In the Spanish program, we build relationships through open and compassionate communication, creative collaborative work, and by valuing and respecting another’s perspective and input as well as our own. The program helps to develop essential life skills such as innovative and flexible thinking, cooperation, resilience in the face of challenges, and courage to attempt new endeavors --- all qualities to be found in contributing members of society.
To open the door to creative writing, storytelling, drawing and role playing, students heard the story of Pete the Cat. The moral of Pete’s story is that when there are challenges in your life, you can get upset and give up, or choose to continue working toward your goal.
Telling stories is one of the best ways for children to not only learn the language but also learn meaning, cultural understanding, and how to solve everyday problems. Additionally, storytelling helps students acquire and develop individual reading tastes, skills, and creativity.
Or as Nohora Inés Porras González, author and former language coordinator at Universidad Cooperativa de Colombia states, “Telling stories provides the opportunities for students to speak the foreign language creatively, integrate information and knowledge they learn from other sources, and become more confident in the ability to express themselves spontaneously.”
In the upcoming months, the different levels of the Spanish Program will be participating in various projects, such as building a country, a poetry and poster competition, group creative writing, a Spanish spelling bee, musical composition, many cultural explorations, and of course, the Middle School trip to Costa Rica!
Alcuin Spanish Coordinator
Last week was filled with learning a few different routines, as well as making new friends. For many of the toddlers, the classroom was a completely new environment, but they quickly jumped in. The children engaged in exploration, old friends got reacquainted, they practiced Grace and Courtesy during snack time and a lot of self-care. They are such independent little human beings.
They spent their time building, chopping fruits and vegetables, helping one another, listening to music, climbing the playground structure, setting and busing tables. We are often amazed at what our toddlers can do, but they are too!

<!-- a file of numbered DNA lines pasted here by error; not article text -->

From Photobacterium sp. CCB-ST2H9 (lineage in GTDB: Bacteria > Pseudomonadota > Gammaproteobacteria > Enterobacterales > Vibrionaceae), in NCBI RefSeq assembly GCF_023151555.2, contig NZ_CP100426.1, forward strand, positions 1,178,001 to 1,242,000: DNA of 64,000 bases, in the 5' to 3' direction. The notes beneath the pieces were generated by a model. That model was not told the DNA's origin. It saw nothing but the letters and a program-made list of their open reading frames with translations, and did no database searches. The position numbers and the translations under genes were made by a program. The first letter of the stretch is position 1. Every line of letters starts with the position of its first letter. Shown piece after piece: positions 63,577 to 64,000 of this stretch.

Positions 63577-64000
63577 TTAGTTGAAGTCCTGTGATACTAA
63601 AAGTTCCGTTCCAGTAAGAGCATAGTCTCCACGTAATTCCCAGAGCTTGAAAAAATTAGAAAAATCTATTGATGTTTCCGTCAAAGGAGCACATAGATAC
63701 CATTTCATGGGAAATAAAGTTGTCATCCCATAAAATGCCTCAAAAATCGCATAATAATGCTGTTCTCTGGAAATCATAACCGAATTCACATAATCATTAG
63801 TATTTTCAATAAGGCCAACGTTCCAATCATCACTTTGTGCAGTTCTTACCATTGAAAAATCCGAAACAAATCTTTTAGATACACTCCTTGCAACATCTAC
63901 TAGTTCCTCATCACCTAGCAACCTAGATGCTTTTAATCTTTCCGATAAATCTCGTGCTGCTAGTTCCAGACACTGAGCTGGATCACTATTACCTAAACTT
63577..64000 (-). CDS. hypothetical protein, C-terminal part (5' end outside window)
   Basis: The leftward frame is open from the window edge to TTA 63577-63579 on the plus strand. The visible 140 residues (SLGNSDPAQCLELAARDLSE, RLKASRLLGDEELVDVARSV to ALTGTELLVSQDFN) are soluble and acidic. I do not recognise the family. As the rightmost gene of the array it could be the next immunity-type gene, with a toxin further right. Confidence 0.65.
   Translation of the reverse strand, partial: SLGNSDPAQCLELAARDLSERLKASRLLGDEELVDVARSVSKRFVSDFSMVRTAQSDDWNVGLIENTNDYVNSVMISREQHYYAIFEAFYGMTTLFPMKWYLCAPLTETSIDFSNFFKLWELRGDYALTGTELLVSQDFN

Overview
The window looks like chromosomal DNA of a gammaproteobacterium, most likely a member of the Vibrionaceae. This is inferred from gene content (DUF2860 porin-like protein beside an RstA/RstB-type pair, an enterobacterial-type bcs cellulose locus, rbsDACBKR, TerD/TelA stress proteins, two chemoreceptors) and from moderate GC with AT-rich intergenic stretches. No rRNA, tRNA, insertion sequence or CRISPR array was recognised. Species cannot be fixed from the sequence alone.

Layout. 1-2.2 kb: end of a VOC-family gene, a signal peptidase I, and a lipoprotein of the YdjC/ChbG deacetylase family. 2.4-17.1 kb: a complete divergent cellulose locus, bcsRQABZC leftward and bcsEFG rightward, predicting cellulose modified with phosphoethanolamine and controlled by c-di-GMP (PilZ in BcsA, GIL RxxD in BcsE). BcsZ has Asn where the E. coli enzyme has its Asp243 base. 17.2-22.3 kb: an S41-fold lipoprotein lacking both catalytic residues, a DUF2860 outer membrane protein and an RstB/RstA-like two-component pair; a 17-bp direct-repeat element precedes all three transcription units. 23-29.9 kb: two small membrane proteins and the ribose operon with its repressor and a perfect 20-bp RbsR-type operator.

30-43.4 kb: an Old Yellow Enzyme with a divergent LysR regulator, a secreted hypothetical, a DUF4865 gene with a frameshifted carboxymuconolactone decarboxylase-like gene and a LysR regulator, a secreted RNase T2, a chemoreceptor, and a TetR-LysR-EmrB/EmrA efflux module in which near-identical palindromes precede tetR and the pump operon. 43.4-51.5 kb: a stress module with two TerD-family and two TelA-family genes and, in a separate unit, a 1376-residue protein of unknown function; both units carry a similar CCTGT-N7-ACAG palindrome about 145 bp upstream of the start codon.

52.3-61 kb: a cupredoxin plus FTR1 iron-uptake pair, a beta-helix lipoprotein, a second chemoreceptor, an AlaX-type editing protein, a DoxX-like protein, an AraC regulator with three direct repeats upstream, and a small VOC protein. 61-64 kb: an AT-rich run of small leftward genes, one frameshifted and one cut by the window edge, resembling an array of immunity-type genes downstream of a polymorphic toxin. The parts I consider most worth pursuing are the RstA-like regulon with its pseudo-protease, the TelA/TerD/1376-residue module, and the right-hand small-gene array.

We also began our toilet learning routine; everyone is practicing dressing and undressing themselves with eagerness.
Having consistent routines in place helps toddlers to develop a strong sense of security. Knowing that they will do the same thing at the same time every day brings a peaceful calm to their little souls and their growing sense of order.
Maria Montessori observed that there are “Sensitive periods” when a child has an especially strong sensitivity towards a particular piece of knowledge or skill. The article goes into more detail on that. I hope it is helpful!
We look forward to all the great things this week has to offer.
Throughout the year, the art curriculum connects to subjects and themes, such as nature, the built environment, and community. Our recent theme of identity, which is always the focus during the first few months of the year, is a wonderful way for Alcuin students to develop their drawing skills while also exploring their interests, needs and personal lives.
We have all been learning that making a great drawing isn’t all about having a steady hand or making things perfect, it’s about how you see and how you interpret the information that your eyes receive. I tell the students “draw what you see, not what you think you see.” Using mirrors and thinking about simple shapes and proportions, Junior and Senior Elementary students have been creating self-portrait drawings in their sketchbooks. These studies have developed into final compositions, some that include just the face and others that include the full figure drawn with colored pencils.
In addition to self-portrait studies, the Middle School students also composed an “I Am From” poem that includes meaningful imagery and sensory details connected to experiences from their own lives. The sketching exercises helped the students develop their realistic drawing skills and explore their personal style as they practiced contour drawing and shading techniques. Group drawing and writing activities also gave the students an opportunity to interact with one another and foster a sense of community in the classroom. A walking tour and visit to an artists studio in the Pilsen neighborhood gave the group a better understanding of how these complex issues of identity are being explored by professional artists in their own work as well as in public art projects with local communities in Chicago.
As the year continues, idea sharing and experimentation will continue to be at the core of the artistic process as we explore how the visual arts connects to our everyday lives and the world around us.
Alcuin Montessori Art Teacher
A blog by various Alcuin staff members.